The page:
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Earlier today, Reuters published an article which suggests that Yahoo has been automatically scanning all of its users’ incoming emails at behest of a government agency. This began in 2015, and its unclear if it is still occurring. The report was based on the claims of two former Yahoo employees and a third source familiar with the matter. All three sources declined to be identified in the article. The sources say that the scanning was done at the request of either the FBI or the NSA, but its not known which agency is responsible.

According to the sources, Yahoo complied with the government directive to search for a series of characters, most likely a word or phrase. However, the sources did not say what the characters were. In order to accomplish this task, the company wrote custom software to automatically search all emails and attachments. Although companies have frequently handed over data to government agencies, surveillance experts consider Yahoo’s actions to be unprecedented. This is the first known case of continuous real-time surveillance targeting hundreds of millions of email accounts, as opposed to searching through stored data or real-time monitoring of a few accounts. This is also the first known case of an email provider writing custom software to help the government spy on its own users.

Albert Gidari, a lawyer with 20 years of experience representing Internet and phone companies in surveillance cases remarked, “I’ve never seen that, a wiretap in real time on a ‘selector.’ It would be really difficult for a provider to do that.” According to Reuters, “A selector refers to a type of search term used to zero in on specific information.”

Although Yahoo is the first company implicated in this sort of surveillance, it is likely that surveillance agencies have made similar requests of other companies. However, it is unknown if any of them have accepted the requests or implemented measures similar to Yahoo. Major email providers Google and Microsoft have not responded to requests for comment.

The government directive behind this surveillance is supported by the Foreign Intelligence Surveillance Act(FISA). Legal experts are split on whether or not Yahoo could have successfully challenged the request. Some experts say the request was too broad and writing custom software to carry it out was an undue burden on Yahoo. Other experts believe the request is in accordance with existing precedent. The sources state that Yahoo executives decided not to challenge the request because they believed they would lose. In 2007, the company challenged a FISA request to search specific accounts without a warrant. The details of the case remain secret, but a redacted ruling was published which shows Yahoo’s challenge was unsuccessful.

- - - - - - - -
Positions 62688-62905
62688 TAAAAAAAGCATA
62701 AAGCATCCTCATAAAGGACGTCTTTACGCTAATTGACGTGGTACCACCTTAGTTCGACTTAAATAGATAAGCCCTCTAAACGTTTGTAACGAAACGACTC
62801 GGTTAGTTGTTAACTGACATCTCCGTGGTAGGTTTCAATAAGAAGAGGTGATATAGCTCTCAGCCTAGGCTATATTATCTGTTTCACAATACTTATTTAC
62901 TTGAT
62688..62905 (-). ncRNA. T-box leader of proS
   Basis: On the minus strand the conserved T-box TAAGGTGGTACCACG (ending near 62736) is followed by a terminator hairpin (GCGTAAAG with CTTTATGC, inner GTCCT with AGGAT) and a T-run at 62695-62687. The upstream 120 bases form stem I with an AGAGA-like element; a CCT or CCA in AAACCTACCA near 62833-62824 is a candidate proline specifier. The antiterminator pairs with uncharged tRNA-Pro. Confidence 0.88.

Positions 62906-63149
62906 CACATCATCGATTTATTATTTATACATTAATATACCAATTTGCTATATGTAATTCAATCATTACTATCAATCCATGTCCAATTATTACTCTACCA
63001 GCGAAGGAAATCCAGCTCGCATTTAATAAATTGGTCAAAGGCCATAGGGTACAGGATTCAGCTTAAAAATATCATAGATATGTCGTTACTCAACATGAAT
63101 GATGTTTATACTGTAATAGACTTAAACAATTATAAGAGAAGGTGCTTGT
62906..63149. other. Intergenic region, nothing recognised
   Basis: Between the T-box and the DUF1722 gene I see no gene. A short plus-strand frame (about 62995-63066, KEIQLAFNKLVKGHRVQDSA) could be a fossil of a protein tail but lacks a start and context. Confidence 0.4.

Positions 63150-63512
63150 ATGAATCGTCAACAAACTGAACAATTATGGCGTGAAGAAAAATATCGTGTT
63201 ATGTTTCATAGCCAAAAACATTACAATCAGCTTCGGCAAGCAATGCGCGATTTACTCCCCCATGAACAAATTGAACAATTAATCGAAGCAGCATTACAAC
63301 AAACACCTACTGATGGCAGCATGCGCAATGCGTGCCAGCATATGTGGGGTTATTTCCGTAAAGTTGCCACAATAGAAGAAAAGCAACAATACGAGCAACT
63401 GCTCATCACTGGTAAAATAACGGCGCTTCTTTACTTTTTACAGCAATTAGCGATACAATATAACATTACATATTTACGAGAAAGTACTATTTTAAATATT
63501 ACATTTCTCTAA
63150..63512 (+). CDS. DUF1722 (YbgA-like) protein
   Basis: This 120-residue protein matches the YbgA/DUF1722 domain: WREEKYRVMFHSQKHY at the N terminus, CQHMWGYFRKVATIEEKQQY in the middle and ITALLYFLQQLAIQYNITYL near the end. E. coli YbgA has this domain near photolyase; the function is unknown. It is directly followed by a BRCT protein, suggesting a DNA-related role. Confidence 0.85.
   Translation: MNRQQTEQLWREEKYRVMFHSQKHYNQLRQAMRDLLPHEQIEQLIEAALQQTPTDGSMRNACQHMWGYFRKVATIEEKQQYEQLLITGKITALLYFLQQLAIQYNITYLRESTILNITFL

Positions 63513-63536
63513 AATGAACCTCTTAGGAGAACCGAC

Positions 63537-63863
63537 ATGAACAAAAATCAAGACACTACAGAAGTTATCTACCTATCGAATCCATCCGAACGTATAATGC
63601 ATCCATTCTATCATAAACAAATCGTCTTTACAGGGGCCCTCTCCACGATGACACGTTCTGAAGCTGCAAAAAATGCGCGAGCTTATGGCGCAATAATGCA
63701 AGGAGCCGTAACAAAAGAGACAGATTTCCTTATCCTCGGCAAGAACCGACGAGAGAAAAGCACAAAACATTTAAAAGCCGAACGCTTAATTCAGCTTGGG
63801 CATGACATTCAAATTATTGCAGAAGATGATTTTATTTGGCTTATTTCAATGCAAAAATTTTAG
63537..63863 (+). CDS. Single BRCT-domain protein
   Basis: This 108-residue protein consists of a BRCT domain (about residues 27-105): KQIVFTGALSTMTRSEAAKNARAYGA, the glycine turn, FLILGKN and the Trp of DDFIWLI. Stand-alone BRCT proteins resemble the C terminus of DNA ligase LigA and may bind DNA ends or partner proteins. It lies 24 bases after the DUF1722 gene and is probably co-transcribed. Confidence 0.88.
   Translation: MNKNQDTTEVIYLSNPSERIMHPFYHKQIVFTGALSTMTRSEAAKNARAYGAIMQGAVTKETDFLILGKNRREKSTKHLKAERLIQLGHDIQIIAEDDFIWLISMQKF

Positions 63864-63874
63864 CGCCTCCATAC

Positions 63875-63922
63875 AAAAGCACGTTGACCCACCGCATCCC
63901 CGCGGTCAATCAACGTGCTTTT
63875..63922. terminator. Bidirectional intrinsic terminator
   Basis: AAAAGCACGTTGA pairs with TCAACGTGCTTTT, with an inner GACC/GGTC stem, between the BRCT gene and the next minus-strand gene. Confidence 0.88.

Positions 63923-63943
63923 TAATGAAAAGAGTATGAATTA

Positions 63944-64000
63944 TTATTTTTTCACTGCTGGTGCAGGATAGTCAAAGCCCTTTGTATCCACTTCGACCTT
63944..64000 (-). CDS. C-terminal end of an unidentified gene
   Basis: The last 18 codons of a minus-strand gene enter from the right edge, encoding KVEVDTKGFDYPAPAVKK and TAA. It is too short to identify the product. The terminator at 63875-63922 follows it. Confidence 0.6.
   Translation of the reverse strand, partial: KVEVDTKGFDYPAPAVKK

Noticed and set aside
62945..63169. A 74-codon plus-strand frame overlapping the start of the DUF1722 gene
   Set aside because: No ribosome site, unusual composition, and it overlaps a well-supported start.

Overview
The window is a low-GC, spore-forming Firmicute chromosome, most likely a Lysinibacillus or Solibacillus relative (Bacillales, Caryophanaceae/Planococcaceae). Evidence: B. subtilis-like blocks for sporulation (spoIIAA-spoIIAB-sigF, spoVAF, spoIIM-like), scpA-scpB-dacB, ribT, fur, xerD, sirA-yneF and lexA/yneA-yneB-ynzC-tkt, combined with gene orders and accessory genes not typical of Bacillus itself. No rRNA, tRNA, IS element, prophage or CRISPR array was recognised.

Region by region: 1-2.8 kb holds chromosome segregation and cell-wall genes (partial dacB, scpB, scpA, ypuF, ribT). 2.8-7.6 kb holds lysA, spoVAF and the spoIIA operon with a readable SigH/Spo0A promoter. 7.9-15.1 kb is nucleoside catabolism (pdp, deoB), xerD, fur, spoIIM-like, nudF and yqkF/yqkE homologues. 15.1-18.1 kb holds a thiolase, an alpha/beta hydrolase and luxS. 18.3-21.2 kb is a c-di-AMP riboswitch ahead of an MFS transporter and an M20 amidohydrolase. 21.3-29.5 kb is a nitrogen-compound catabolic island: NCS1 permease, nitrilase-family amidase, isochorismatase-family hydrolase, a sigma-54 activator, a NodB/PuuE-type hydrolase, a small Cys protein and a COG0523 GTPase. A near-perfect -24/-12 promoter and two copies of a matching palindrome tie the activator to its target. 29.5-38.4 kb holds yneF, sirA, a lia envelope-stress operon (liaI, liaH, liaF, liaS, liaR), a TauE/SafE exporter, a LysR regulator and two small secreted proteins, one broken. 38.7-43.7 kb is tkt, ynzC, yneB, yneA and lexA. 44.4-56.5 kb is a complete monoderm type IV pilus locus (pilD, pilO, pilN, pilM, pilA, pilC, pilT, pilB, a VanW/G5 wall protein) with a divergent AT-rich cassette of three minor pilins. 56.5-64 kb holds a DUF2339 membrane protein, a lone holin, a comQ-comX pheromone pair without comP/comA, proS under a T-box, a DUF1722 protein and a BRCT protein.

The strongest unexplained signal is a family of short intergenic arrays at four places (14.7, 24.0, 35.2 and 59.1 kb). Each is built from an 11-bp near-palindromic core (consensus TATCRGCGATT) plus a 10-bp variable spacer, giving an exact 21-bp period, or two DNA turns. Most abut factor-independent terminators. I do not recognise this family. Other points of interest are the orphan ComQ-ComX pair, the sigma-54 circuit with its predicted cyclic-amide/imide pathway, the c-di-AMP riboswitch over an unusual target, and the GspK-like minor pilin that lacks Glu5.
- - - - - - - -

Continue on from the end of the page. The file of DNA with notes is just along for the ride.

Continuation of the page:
The sources also claim that surveillance caused internal strife within the company. The program to scan the emails was discovered by Yahoo’s security team in May 2015, within weeks of its installation. The team thought it was the work of hackers who broke into the system. Chief Information Security Officer Alex Stamos was shocked when he found out that Yahoo CEO Marissa Mayer had authorized the program without informing or involving the security team. This allegedly led to Stamos’s departure from the company in June. Stamos is reported to have told subordinates that Yahoo put customers’ security at risk, and that a programming flaw in the scanning program could have allowed hackers to access those emails. However, Stamos has not publicly commented on this matter or made any comment criticizing Yahoo since his departure.

When contacted by Reuters on this matter, the company stated, “Yahoo is a law abiding company, and complies with the laws of the United States.” The company declined to comment further. However, the report suggests Yahoo was scanning the emails of all its users including those outside of the U.S. This may put it at odds with countries, particularly in Europe, which have data protection laws governing how tech companies handle their citizens’ personal data. We have reached out to the company for comment, and will update with any new information. The NSA referred any requests for comment to the Director of National Intelligence, who declined to comment.

If the report is true, should Yahoo have fought the request to search all incoming emails? Leave your comments below.


Max Michael

Senior Writer

I’m a technology reporter located near the Innovation District of Kitchener-Waterloo, Ontario.